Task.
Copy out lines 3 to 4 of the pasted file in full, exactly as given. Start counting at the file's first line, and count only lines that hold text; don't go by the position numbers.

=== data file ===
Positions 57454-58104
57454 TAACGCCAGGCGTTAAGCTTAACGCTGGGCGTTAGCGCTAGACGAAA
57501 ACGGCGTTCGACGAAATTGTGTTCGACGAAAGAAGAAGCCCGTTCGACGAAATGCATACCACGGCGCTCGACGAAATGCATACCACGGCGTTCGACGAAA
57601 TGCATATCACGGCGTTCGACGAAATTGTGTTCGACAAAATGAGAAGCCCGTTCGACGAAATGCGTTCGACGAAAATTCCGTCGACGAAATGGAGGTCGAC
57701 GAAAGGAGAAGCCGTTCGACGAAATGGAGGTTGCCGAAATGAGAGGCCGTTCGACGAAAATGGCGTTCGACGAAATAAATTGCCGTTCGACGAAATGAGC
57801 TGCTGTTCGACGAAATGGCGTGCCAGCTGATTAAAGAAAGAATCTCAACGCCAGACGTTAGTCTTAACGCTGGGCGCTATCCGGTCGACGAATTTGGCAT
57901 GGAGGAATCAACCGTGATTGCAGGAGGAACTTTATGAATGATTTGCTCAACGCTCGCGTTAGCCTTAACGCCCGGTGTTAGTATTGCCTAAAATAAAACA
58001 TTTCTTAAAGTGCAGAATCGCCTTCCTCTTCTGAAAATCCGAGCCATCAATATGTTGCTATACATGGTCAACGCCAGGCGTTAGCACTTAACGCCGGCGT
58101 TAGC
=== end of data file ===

57501 ACGGCGTTCGACGAAATTGTGTTCGACGAAAGAAGAAGCCCGTTCGACGAAATGCATACCACGGCGCTCGACGAAATGCATACCACGGCGTTCGACGAAA
57601 TGCATATCACGGCGTTCGACGAAATTGTGTTCGACAAAATGAGAAGCCCGTTCGACGAAATGCGTTCGACGAAAATTCCGTCGACGAAATGGAGGTCGAC